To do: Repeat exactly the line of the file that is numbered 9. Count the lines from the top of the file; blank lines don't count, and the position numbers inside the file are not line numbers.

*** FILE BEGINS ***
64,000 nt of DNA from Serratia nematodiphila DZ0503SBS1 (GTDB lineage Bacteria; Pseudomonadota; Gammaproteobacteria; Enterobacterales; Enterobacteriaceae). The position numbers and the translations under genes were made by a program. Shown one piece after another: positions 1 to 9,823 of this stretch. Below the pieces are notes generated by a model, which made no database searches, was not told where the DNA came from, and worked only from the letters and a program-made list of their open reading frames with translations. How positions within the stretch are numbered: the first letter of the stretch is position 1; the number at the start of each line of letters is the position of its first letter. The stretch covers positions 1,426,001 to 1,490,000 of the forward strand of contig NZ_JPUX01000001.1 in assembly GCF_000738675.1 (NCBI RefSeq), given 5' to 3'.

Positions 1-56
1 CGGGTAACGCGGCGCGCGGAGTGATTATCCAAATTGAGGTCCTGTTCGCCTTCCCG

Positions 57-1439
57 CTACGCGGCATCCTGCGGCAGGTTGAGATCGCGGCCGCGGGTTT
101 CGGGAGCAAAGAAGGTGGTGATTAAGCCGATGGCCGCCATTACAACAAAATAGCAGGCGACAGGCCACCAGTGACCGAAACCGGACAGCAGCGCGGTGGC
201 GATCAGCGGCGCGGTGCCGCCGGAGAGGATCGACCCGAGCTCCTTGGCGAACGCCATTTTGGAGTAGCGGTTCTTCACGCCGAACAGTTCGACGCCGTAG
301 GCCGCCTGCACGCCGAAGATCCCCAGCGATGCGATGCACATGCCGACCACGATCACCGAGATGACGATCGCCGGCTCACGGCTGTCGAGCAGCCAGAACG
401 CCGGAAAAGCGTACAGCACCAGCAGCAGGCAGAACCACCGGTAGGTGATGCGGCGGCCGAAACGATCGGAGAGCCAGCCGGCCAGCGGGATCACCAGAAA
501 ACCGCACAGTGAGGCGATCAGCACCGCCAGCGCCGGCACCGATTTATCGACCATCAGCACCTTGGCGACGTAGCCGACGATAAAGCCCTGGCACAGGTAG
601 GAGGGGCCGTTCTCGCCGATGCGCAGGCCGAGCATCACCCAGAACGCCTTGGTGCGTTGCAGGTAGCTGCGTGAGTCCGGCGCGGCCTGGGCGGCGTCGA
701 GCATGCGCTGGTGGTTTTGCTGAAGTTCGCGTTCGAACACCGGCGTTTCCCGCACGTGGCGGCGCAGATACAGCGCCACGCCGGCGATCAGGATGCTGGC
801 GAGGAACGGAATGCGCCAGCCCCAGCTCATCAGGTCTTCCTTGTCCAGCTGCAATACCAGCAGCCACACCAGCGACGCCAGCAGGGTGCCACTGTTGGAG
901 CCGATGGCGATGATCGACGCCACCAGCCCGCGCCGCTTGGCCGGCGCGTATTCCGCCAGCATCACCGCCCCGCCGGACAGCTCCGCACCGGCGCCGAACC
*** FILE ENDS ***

401 CCGGAAAAGCGTACAGCACCAGCAGCAGGCAGAACCACCGGTAGGTGATGCGGCGGCCGAAACGATCGGAGAGCCAGCCGGCCAGCGGGATCACCAGAAA